State House Dome: Closely divided House gets off to smooth start

  • Oops!
    Something went wrong.
    Please try again later.
  • Oops!
    Something went wrong.
    Please try again later.
  • Oops!
    Something went wrong.
    Please try again later.

Jan. 7—WITH ONLY A FEW bumps, the closely divided House was able to get through its massive pile of leftover bills last week.

The work was done in two days with 15 hours of debate, negating the need for a third scheduled session.

This allows both the House committees to spend all of next week taking testimony on hundreds of bills.

How did they possibly get it done?

First, teamwork by House Majority Leader Jason Osborne, R-Auburn, and Democratic Leader Matt Wilhelm, D-Manchester, who agreed in nearly every case to strictly limit the number of speakers on each side of a debate.

Then, cooperation by rank-and-file members.

With a single voice vote, the House acted on 170 of the 249 bills before them by adopting its consent calendar — a list of bills not subject to debate.

The five bills pulled off the consent agenda were dispatched in less than 30 minutes at the end of Thursday's meeting.

Finally, members ducked division and chaos by putting legislation on the table.

The House pushed 15 bills off to limbo, including nine from the House Education Committee.

Proof every vote counts

On Wednesday, House Deputy Speaker Steven Smith, R-Charlestown, cast the deciding vote, 189-188, to kill a bill making low-income families automatically eligible for free and reduced lunch if they are on Medicaid (HB 601).

The speaker or member holding the gavel at the time — in this case, Smith — only votes to break a tie.

First-term Rep. Candace Gibbons, D-Manchester, lamented her mandatory absence.

"All the votes I missed hit hard, but this one hit the hardest. If I would've been there, it would have been 189-188-FOR the FRL (free and reduced lunch); the speaker wouldn't have had a tie to break, and the kids would get their lunches," she posted on X.

"This was the worst week to have COVID. Worst week."

On Thursday, 12 lawmakers were absent, seven ill and five out on "important business."

Mass migration

Although not in the top 10, New Hampshire ranked above average for number of people moving here vs. leaving the state, according to the 47th annual movers study by United Van Lines.

Vermont was No. 1 in the nation, with 65% of their moves being into the Green Mountain State. New Jersey was last, with 65% of them outbound.

New Hampshire's 54% inbound moves was third-best in the Northeast. Massachusetts was seventh-worst, with 57% of its moves outbound.

GOP candidate for governor Kelly Ayotte pounced on that one.

"The misguided, left-wing policies that my opponents would bring North to NH are causing Massachusetts residents to flee their high-tax, high-crime sanctuary state," Ayotte said.

"Don't MASS up New Hampshire — let's win in November and keep our state safe, prosperous and free!"

Both Democratic candidates for governor fired back. Executive Councilor Cinde Warmington of Concord and former Manchester Mayor Joyce Craig's campaign spokesperson Craig Brown again slammed Ayotte's Senate votes to defund Planned Parenthood.

Polling on the outside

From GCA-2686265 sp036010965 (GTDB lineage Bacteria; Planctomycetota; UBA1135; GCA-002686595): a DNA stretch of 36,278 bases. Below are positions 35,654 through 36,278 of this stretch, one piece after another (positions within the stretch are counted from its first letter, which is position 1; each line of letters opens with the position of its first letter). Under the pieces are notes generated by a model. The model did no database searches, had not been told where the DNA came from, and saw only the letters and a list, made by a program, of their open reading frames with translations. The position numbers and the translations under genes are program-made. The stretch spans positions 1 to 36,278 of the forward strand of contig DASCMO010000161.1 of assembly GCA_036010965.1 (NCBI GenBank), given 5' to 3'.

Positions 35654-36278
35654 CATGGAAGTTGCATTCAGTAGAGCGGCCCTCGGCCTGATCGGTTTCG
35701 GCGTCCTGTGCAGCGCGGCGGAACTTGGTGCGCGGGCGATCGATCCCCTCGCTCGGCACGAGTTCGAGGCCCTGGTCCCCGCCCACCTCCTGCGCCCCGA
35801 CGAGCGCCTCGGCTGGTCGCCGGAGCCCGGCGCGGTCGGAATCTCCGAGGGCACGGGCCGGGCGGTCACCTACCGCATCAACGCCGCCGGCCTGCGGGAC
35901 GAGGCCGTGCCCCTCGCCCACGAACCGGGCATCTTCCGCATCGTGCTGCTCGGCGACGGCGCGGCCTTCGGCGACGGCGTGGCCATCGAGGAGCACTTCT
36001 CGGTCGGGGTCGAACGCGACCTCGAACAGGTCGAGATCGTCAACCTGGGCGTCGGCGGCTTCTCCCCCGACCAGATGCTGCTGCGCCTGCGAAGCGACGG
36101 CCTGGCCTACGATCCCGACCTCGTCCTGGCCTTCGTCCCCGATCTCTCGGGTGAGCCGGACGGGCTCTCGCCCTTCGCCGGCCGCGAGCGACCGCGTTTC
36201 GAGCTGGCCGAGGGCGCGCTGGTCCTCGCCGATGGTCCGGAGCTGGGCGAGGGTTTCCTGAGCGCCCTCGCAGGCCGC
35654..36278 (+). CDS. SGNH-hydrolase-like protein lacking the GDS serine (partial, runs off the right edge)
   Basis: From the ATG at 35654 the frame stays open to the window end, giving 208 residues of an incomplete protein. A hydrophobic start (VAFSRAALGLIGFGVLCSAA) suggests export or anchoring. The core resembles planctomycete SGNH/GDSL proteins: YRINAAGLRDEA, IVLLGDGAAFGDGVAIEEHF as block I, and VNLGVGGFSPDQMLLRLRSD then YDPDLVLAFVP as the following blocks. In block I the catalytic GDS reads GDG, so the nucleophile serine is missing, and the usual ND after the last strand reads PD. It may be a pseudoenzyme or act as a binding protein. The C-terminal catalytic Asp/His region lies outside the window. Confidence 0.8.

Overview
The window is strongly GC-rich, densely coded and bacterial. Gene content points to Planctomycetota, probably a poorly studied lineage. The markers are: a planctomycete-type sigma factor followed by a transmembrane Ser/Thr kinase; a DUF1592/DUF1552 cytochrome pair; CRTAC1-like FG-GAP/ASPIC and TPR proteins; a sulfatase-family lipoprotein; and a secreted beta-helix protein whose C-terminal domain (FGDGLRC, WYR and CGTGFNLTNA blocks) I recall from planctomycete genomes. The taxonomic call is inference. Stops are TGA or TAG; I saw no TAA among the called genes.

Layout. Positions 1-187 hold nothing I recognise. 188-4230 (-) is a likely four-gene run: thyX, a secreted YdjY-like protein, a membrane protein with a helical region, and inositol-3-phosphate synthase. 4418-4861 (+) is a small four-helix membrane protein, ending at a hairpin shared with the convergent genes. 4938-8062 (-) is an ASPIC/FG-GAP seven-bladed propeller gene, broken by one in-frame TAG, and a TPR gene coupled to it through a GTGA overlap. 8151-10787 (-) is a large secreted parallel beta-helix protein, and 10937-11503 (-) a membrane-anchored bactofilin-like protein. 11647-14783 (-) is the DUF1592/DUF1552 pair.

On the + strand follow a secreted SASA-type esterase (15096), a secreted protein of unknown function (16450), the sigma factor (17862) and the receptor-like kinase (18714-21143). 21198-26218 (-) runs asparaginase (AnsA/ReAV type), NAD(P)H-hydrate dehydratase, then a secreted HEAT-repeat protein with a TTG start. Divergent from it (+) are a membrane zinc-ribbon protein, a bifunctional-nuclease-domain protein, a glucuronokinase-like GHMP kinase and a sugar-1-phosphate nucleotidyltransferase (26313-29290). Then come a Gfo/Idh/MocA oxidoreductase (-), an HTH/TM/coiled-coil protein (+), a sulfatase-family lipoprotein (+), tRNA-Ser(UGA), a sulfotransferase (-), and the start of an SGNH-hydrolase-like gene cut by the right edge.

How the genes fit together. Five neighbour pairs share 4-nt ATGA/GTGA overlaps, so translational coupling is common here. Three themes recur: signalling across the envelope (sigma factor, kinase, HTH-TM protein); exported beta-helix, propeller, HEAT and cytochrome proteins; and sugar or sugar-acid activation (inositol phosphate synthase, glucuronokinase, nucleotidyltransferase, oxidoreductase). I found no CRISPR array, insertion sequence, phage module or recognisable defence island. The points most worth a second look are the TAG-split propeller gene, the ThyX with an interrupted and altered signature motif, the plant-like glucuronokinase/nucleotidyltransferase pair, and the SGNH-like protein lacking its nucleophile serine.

Every four years, Dick Bennett at Manchester's American Research Group manages to come up with numbers that forecast tighter races in the New Hampshire primary than the traditional survey centers (Saint Anselm and University of New Hampshire) weeks before the vote.

ARG's Thursday poll had former President Donald Trump ahead here by only 4 points over Nikki Haley, 37% to 33%, with 10% for Chris Christie, 5% for Ron DeSantis and 4% for Vivek Ramaswamy. Meanwhile, the other polls still give Trump a solid double-digit advantage.

Americans for Prosperity, a giant, fiscally conservative interest group backing Haley, has for weeks hyped an earlier outlier ARG poll showing Haley within the margin of error with Trump here.

Trump called it a "fake poll" and said Gov. Chris Sununu will fall flat in his bid to carry Haley over the finish line

Despite dismissing the results, the Trump campaign brain trust is well aware that if this race appears close, it will make it easier for them to crank up an impressive, get-out-the-vote contact machine.

That's because even "soft" Trump supporters will believe there's too much at stake to sit this one out.

Some Dems to debate

On Monday morning, the two major Democrats on the primary ballot, Minnesota Congressman Dean Phillips and California author Marianne Williamson, will debate at the DoubleTree hotel in downtown Manchester.

New England College is sponsoring the event.

The ARG poll found President Joe Biden's write-in campaign has a solid lead with 58%, compared to 21% for Phillips and 5% for Williamson, 2% for "other" and 14% undecided.

The Biden campaign continues to send surrogates to New Hampshire to motivate the liberal base, which rejected Biden in 2020 and embraced U.S. Sen. Bernie Sanders, I-Vermont, in two straight primaries.

Massachusetts Gov. Maura Healey was the latest to take part in a virtual organizing event, following Illinois Gov. J.B. Pritzger and New Jersey Sen. and 2020 presidential candidate Cory Booker.

Four special elections

Voters in three districts will fill vacancies in the New Hampshire House and select nominees for a fourth on the day of the presidential primary.

House Republicans failed to get a single candidate to file for the seat left by the resignation of Rep. Robin Vogt, D-Portsmouth, who moved out of the district last month.

As a result, Democrats will pick this one up Jan. 23 with an interesting tangle between former 12-term State Rep. Jacqueline Cali-Pitts and public health researcher Jennifer Mandelbaum.